June 28 is National Insurance Awareness Day. With growing concern about how best to manage cyber risk, maybe we should give it an honorary designation this year.
National Insurance Awareness Day is not exactly a Hallmark holiday. Its origin is a mystery, but insurance dates from over 2000 B.C., and it is mentioned in the Code of Hammurabi. Imagine that – it existed even before the first written laws.
Cyber insurance is the hottest topic among insurers today. “Industry observers have predicted that the cyber line of business will be one of the leading growth areas within the property and casualty (P&C) space. Cyber coverages have been estimated to increase up to $20 billion by 2020. The transition to standalone cyber policies [from packaged policies] may contribute to better pricing and reserving methods, which may ultimately lead to refinements in modelling tools and contribute to more accurate understanding of risk aggregation.” [Intelligent Insurer]
Insurance Journal recently reported a 35% increase in cyber premiums written from 2015 to 2016. Right now, there’s a “gold rush” going on among insurers to cash in on the very high margins being reported in cyber insurance. At the same time, industry observers admit that cyber underwriting is still far less sophisticated than that for other P&C lines. Insurers themselves realize they aren’t sure whether their premiums are too high or too low for the risks they currently cover.
Awareness and understanding of cyber insurance must get better, and operating in a silo without learning more about cybersecurity, threat measurement and monitoring, and mitigation best practices. There’s no doubt insurers have challenging obstacles, including the lack of broad historical data, hindering their ability to assess cyber risk compared to other types of risk, but educational efforts to help insurance professionals better comprehend the world of cybersecurity through partnerships and ongoing coordination with security experts will help clear those hurdles.
What trends are driving broader awareness and acceptance of cyber insurance, and what are the results likely to be? Here are three predictions:
- Better Management of Cyber Risk
“Future growth in cyber premiums will likely come from more consistent policy terms and conditions as insurers gain better understanding of loss potential and coverage, better cyber underwriting models, as well as efforts to comply with increased cyber regulatory standards across numerous industries, particularly financial institutions.” [Jim Auden, managing director, Fitch Ratings, quoted in Insurance Business Magazine, June 23, 2017]. Actions like FFIEC’s guidance and assessment tool, the New York Department of Financial Services cyber regulations, and the executive order mandate that all federal agencies report their cybersecurity status using the NIST Cybersecurity Framework are moving us closer to a “cyber Sarbanes-Oxley” state of affairs. The future will require a greater awareness and monitoring of the state of the people, processes, and policies devoted by insurers to manage cyber risk.
- Rewards for Better Cyber Risk Handling
The three largest cyber insurance issuers – AIG, XL Group Ltd., and Chubb – had a combined 40% market share at the end of 2016, and 83% of the policy value was written by only 15 companies. As awareness of the need for cyber insurance drives demand, more insurers will enter the market, offering a myriad of policies that provide a wide array of choices to a rapidly increasing number of policy seekers. More sophisticated risk assessment will naturally evolve. Underwriters will begin to reward applicants who can demonstrate a top-down awareness of cyber risk, and whose boards and senior executives lead their organization in taking a broader approach to managing cyber risk, treating it as another form of enterprise risk.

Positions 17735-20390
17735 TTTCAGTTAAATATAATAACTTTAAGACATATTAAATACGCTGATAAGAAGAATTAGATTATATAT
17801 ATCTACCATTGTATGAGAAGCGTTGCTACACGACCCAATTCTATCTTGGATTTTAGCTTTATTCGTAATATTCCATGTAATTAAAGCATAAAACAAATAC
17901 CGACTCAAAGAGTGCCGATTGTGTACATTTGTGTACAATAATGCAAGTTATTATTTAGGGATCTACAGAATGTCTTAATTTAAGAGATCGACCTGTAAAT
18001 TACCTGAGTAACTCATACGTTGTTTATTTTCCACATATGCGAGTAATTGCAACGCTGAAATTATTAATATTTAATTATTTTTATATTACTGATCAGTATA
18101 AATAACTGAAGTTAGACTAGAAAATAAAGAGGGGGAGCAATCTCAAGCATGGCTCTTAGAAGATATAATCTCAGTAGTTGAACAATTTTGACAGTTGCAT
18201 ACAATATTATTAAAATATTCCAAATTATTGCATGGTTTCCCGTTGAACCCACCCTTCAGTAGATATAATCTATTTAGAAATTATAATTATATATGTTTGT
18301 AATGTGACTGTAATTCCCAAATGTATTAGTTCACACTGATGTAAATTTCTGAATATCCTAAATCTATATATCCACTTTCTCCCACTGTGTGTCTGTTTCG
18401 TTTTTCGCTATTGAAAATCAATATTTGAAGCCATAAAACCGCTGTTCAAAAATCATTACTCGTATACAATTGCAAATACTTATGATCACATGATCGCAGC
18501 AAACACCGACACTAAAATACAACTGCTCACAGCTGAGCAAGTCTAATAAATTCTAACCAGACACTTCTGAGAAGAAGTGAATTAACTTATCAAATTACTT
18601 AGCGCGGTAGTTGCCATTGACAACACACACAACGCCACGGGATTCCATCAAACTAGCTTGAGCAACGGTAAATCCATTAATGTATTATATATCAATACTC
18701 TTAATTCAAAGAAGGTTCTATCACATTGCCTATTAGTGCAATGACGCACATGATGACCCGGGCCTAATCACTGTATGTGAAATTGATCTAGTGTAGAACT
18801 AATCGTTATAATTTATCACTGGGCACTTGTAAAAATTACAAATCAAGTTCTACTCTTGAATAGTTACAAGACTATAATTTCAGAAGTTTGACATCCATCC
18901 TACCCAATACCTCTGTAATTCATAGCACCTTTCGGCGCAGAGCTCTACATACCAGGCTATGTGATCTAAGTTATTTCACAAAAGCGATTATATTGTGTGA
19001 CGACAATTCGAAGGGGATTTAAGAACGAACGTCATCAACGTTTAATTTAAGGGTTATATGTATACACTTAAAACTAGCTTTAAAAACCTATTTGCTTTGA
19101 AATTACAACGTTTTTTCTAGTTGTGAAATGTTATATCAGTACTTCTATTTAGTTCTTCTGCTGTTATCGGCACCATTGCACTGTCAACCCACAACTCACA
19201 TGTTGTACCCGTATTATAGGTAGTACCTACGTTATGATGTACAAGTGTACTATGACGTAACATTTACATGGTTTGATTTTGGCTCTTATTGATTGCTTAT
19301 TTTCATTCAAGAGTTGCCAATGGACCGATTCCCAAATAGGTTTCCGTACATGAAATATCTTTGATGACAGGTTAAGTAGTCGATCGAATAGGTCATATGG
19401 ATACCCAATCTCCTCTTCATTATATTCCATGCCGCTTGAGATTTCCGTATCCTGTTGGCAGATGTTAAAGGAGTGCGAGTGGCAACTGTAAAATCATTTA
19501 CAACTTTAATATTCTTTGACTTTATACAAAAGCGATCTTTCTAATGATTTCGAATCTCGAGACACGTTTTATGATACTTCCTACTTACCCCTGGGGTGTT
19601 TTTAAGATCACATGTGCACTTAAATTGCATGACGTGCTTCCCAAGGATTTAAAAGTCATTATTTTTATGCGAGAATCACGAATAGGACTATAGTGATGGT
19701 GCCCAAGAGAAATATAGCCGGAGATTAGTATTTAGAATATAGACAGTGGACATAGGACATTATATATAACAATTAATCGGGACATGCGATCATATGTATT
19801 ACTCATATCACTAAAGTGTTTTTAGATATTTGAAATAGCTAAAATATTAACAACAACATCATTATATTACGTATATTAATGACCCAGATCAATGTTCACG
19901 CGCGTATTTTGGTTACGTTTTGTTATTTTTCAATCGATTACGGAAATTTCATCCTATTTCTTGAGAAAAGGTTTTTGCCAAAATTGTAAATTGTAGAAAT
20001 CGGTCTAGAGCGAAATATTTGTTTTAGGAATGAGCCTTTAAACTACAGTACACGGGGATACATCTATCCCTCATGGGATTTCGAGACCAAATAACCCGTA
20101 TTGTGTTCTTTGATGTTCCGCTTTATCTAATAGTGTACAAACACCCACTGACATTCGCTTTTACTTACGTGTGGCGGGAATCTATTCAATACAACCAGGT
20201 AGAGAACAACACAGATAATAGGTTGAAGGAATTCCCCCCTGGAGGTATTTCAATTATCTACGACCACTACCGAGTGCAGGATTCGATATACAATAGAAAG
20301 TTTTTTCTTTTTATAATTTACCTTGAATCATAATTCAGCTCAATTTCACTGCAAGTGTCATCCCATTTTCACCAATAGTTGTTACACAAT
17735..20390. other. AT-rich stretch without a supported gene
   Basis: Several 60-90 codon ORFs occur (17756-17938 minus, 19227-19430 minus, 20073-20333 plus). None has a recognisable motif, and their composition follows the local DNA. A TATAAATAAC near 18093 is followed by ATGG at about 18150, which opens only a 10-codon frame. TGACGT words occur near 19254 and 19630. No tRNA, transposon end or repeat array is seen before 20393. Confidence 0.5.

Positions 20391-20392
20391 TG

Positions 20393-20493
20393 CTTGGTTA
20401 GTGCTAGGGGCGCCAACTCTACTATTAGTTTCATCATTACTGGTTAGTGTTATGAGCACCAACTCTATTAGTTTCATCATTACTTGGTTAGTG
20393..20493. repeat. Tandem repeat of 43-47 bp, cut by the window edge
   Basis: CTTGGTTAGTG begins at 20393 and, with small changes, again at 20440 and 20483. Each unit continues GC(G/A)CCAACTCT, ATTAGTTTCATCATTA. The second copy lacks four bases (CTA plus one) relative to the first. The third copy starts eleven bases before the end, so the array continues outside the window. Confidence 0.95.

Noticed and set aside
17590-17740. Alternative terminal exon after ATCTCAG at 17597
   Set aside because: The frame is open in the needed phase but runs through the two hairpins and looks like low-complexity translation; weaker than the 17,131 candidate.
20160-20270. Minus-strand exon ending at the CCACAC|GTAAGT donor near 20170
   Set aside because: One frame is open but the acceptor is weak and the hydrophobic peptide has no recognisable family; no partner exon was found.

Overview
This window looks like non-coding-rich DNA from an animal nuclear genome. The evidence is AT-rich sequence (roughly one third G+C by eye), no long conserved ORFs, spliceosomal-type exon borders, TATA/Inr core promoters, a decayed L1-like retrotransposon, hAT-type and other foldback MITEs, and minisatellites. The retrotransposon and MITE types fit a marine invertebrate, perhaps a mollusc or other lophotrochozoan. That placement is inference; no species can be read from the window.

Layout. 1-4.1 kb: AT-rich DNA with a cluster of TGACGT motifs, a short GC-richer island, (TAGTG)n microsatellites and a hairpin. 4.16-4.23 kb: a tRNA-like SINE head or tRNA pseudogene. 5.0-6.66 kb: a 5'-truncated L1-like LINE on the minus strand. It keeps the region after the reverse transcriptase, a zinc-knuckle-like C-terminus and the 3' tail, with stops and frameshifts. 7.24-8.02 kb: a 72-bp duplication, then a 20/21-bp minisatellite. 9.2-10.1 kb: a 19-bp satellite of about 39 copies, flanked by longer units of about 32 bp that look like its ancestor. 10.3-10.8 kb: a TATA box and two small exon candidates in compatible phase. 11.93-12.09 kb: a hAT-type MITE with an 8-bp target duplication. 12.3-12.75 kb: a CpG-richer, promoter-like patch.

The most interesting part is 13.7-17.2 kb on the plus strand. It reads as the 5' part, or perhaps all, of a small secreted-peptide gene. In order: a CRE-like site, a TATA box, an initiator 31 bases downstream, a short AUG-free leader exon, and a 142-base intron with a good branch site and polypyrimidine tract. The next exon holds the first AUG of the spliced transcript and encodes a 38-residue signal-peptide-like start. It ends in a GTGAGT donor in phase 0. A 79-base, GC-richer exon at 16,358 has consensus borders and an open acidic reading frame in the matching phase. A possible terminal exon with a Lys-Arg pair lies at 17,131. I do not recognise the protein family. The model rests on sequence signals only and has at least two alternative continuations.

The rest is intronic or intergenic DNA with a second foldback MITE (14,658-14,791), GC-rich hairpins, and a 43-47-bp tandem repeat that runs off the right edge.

- Liability Limitation That Augments Insurance
“There are a range of policies that may cover aspects of cyber-related claims: these include stand-alone Cyber policies, Commercial General Liability, D&O/management liability, Commercial Crime coverage, and other blended products. Each is subject to limits, sub-limits, exclusions and endorsements.” [PropertyCasualty360] With so many overlapping policy types available, coverage for management liability in the case of a breach can easily fall through the cracks. While most companies assume their current D&O coverage covers them, massive shareholder derivative suits against boards and executives may prove that wrong. If the Yahoo suits result in awards for the hundreds of millions of dollars on the liability table, it’s inconceivable that their D&O coverage will be sufficient. Astute risk managers will consider augmenting traditional insurance with other ways to cap liability, including the use of technology that has been vetted by DHS under the SAFETY Act.
To the organizations that currently enjoy cyber insurance – you are a step ahead of the 50% of U.S. firms who don’t, and the 27% with no plans to buy it in the near future. [Insurance Journal] While the policy options need some work, a lot of work in some instances, companies without an appropriate layer of asset protection are leaving the door open to millions of dollars worth of uninsured damage. Cyber attacks are not an “if” conversation anymore, but a “when.” We’ll see a wave of enhanced standalone cyber insurance policies in the future, but it’s to begin understanding the risk your enterprise faces (interally and externally) and weighing options for a more secure cyber existence.